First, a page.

Why Is Conversation So Hard for People with Autism?

Little boy shouting with sound waves
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The majority of people with autism do use spoken language. Few, however, use it in exactly the same way as people without autism. In some cases, the differences are quite marked. In others, while the differences are subtle, they are obvious to native speakers of the same language.

Children with autism are often taught -- at great length -- how to say the right nouns at the right time to label objects.

  More advanced language users are taught how to use language for standard uses ("how do you do," "please," "excuse me," etc.). 

Social skills therapists and coaches also work on speech and conversation skills. Some of the specific skills they teach, for example, are how to ask and answer a question; how to choose appropriate topics of conversation; how to make eye contact; and how to use and notice body language.  For example, social skills therapists may teach a person with autism how to recognize sarcasm and humor by watching facial expressions and body positioning.

Lots of training and practice can certain improve fluency and skill. But very few people on the spectrum become so fluent in conversation that they sound and appear absolutely typical.  There are also some issues that can actually be caused by social skills training. Here are some of the challenges autistic conversationalists face:

  1. Quite a few people on the spectrum don't process language as rapidly as typical peers. As a result, they may take longer to make sense of a statement, craft an appropriate response, and then say what's on their mind. Conversation moves rapidly, and thus people on the spectrum are often left behind.
  2. Most people on the spectrum have difficulty with separating sarcasm and humor from statements of fact. Abstract ideas and idioms are also tricky. As a result, they are likely to respond inappropriately -- unless the speaker is careful to explain his or her meaning or intent.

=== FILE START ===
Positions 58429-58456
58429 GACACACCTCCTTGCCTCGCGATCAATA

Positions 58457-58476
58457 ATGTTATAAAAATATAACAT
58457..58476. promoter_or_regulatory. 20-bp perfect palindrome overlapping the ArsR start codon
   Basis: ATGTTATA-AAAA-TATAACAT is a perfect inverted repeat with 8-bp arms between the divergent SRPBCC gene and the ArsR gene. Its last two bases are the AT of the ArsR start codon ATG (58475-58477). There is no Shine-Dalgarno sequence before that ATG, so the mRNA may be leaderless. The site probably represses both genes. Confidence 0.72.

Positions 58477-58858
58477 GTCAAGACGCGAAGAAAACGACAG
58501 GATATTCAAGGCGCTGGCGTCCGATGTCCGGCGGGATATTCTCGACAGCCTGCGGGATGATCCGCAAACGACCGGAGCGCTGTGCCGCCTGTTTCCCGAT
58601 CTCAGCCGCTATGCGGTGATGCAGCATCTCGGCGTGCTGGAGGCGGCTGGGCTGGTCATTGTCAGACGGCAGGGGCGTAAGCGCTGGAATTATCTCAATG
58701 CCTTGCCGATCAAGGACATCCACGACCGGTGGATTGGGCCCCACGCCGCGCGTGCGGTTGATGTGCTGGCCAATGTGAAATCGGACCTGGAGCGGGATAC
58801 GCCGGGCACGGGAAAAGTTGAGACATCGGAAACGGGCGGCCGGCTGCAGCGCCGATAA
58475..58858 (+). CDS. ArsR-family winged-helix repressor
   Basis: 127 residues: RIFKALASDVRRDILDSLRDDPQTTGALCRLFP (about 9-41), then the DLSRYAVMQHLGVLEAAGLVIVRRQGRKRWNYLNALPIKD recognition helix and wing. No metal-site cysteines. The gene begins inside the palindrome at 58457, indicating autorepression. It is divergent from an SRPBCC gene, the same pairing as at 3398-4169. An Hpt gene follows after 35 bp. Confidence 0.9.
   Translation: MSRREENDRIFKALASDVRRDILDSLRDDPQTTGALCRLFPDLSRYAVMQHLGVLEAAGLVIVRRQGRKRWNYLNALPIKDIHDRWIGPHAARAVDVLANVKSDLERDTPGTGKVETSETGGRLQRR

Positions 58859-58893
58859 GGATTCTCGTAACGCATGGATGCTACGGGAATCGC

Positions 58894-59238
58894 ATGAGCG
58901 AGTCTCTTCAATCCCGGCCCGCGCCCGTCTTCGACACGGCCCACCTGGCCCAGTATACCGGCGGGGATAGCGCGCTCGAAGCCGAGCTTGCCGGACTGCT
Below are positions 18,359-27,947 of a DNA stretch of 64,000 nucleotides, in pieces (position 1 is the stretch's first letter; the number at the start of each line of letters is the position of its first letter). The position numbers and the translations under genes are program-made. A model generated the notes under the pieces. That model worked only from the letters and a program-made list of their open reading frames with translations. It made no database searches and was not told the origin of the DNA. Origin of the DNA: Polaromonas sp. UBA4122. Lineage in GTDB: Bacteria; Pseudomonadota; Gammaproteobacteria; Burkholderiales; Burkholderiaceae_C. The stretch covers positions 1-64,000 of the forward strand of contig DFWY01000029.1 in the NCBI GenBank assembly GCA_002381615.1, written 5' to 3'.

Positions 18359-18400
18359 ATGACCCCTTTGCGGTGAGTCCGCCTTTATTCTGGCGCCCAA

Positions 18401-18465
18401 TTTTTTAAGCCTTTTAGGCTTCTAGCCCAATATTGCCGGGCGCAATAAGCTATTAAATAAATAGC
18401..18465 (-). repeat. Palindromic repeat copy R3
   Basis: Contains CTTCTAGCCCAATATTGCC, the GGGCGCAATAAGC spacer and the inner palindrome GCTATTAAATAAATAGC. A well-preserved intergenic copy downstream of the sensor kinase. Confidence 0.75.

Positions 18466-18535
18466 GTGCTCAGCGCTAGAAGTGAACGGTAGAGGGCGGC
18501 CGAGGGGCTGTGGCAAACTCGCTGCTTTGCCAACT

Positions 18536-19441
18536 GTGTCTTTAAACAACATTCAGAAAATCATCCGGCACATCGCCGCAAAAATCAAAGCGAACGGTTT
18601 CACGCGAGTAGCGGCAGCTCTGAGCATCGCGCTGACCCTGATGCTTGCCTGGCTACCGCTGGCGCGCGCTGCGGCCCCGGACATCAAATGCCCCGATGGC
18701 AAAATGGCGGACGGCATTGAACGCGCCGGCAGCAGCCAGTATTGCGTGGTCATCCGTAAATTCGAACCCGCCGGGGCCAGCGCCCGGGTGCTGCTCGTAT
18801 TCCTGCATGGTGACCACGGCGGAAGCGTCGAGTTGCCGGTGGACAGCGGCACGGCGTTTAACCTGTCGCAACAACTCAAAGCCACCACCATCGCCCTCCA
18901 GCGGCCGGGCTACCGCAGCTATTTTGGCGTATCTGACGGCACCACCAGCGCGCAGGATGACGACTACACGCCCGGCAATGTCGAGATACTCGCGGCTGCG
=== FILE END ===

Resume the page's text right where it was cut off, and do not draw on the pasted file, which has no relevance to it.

1. People with autism often speak with a different rhythm, prosody, and/or volume than typical peers. Thus, even if the words themselves are appropriate, they may sound flat, loud, soft, or otherwise different.
  2. It's not unusual for people with autism to "script" their conversations. In other words, they may borrow phrases from TV, videos, or even social skills groups or social stories. This strategy allows them to respond quickly with appropriate language -- but when someone recognizes the phrases as coming from Sponge Bob or Thomas the Tank Engine, the results can be embarrassing.
  3. In some cases, people with autism repeat themselves more often than their typical peers. So a perfectly reasonable question ("When are we going to dinner?" for example) can turn into a refrain when the question is asked over and over again.
  4. People with autism are often over-focused on their particular interests. As a result, they may use conversational tools as a "wedge" to create an opportunity to talk at length about their preferred topic ("Who's your favorite Disney character? Mine is Belle.  Belle is French, and she..."). This is fine in some situations, but it often leads to frustration on the part of conversational partners.
  1. Social skills training, while it can be helpful, can also create misunderstandings about how spoken and body language should be used in specific settings. For example, while hand-shakes are appropriate in formal situations they are rarely appropriate within a group of children. And while the question "How was your weekend?" is perfectly reasonable in the office, it's inappropriate in a playgroup.
  2. Some social skills are over-emphasized by therapists, leading to odd behaviors. For example, while it's probably a good idea to look your conversational partner in the eye for at least a second or two, eyeball-to-eyeball conversations are very uncomfortable for most people.

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